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Thursday, 16 August, 2001, 13:24 GMT 14:24 UK
Van Bommel the long ranger
By BBC Sport Online's Paul Fletcher
Mark van Bommel's awesome strike against England on Wednesday evening was greeted by a stunned silence inside White Hart Lane.
The band stopped, the chants ceased and even Van Bommel himself seemed unable to peel away in celebration.
It was as if everyone inside the ground took a split-second to absorb what they had just seen.
Quite simply, the midfielder's goal belongs to that category of goal which can only be termed 'screamer'.
To use a popular football cliche, the ball was destined to find the back of the net from the moment it left the player's boot.
The Dutchman may have taken inspiration from Brazil's Roberto Carlos, whose free-kick against France in 1997's Le Tournoi remains the abiding memory of a tournament that England actually won.
At one point, Carlos's left-foot free-kick seemed to be heading comfortably wide of Fabian Barthez's left-hand post.
In fact, a camera positioned wide of the goal seemed to be in danger of imminent destruction, but the ball swerved mesmerisingly towards goal and past a bemused Barthez.
The French goalkeeper had a similar look on his face when Liverpool's Steven Gerrard defeated him from a similar distance in a Premiership match against Manchester United last season.
Carlos, who claims his shooting power comes from his huge thighs, peeled off to celebrate and children the world over had something new to practise in the play-ground.
The Brazilians have certainly contributed extensively to the history of long-range goals that have taken the breath away.
Josimar ensured that Pat Jennings joined the list of goalkeepers who had no chance when he scored from an impossible angle against Northern Ireland in the 1986 World Cup.
Carlos Roberto left Italian keeper Enrico Albertosi helpless in the final minutes of the 1970 World Cup final to seal victory for Brazil.
And eight years later Nelinho inflicted similar treatment upon Dino Zoff in the Italian goal to score an amazing goal in the 1978 World Cup.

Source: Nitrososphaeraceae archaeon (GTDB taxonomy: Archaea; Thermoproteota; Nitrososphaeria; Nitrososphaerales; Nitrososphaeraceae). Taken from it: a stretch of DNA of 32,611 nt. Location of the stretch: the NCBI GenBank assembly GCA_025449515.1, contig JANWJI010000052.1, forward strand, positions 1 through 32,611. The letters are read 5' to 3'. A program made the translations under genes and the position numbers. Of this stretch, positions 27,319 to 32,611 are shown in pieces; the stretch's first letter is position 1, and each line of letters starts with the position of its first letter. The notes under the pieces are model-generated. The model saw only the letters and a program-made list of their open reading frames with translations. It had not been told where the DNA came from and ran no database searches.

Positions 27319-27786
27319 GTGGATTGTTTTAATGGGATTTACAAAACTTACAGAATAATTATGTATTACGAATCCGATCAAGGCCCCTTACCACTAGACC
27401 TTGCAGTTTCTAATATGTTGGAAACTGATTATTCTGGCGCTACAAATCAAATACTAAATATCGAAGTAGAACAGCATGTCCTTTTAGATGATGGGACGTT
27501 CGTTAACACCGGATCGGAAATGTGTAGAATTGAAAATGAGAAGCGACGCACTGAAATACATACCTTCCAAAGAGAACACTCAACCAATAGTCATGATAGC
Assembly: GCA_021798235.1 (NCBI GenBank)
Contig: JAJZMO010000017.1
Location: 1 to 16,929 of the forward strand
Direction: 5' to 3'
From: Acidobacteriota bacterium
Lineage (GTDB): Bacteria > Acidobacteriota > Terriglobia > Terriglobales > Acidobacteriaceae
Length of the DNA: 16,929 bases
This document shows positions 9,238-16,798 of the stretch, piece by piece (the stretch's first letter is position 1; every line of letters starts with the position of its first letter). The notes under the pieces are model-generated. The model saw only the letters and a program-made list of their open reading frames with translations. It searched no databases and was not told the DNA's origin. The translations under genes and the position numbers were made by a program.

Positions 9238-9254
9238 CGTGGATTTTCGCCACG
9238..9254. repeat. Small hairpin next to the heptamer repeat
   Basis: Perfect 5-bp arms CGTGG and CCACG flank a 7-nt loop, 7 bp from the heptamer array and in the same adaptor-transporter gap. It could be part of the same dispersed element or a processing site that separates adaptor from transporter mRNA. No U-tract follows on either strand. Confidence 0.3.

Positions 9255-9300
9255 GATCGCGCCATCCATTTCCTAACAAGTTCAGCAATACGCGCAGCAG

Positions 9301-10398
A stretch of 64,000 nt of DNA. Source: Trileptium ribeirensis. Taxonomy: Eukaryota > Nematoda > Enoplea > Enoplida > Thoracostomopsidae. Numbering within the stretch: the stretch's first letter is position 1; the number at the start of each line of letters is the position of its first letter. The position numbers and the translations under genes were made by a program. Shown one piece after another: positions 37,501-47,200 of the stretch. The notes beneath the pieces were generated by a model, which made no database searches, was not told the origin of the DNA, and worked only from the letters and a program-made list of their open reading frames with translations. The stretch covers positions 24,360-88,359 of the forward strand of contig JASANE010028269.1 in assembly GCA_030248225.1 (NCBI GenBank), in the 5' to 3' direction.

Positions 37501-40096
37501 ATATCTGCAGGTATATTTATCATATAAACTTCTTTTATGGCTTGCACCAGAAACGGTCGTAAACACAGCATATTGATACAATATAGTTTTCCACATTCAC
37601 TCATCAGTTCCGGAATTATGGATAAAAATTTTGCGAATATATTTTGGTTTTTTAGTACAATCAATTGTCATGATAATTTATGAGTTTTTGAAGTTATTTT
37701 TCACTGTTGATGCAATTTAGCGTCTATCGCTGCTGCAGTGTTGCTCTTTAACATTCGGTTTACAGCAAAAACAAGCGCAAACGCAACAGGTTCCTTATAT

In fact the World Cup in Argentina was packed with sensational long range goals.
Dutch master Arie Haan scored with a 30-yard strike against Italy to put Holland in the final. The most remakable thing about the goal was that it bettered his strike earlier in the tournament against West Germany.
The technically-gifted Dutch have always excelled at shooting from long range, and Nottingham Forest were treated to numerous fine examples by Johnny Metgod.
Signed from Real Madrid in 1984, Metgod's free-kicks are held in even higher regard at the City Ground than Stuart Pearce's.
Arguably Metgod's best goal for Forest came in a match against West Ham in 1986.
With the scores locked at 1-1 the midfielder smashed a free-kick from 30 yards that flew past the wall and into the top corner.
Preceding Metgod in the folically challenged but deadly from long range category was Bobby Charlton.
Still England's leading goalscorer, he notched countless times from distance both for Manchester United and his country.
Firing home a couple of screamers is the perfect way of establishing yourself at a new club, a tactic that work brilliantly for Tony Yeboah at Leeds Uniteds in 1995.
Playing against Liverpool, he volleyed a Tony Dorigo cross with such ferocious power that the ball bounced off the underside of the crossbar and smashed into the grass behind David James.
Just for good measure he scored a thunderbolt of similar quality on the half-volley against Wimbledon and followed that up with another 30 yarder against West Ham.
Paul Gascoigne scored one of the FA Cup's most memorable goals with his free-kick against Arsenal in the 1991 FA Cup semi-final at Wembley.
The game was only five minutes old when Gascoigne tried his luck at defeating David Seaman from 35 yards.
Gascoigne's shot was hit with such power that Seaman was still diving to stop the ball long after it had come to rest in the back of the net.
But when it comes to FA Cup screamers Ronnie Radford's goal for Hereford against Newcastle in 1972 is perhaps the most famous.
Non-league Hereford knocked their esteemed opponents out of the Cup and Radford's goal, from 35 yards, was eventually voted goal of the season by BBC Match of the Day viewers.
Justin Fashanu is another player for whom a long-range goal brought goal of the season glory.
Fashanu's career faltered after he left Carrow Road for Nottingham Forest a year later but his strike for Norwich against Liverpool in 1980 will live long in the memory.
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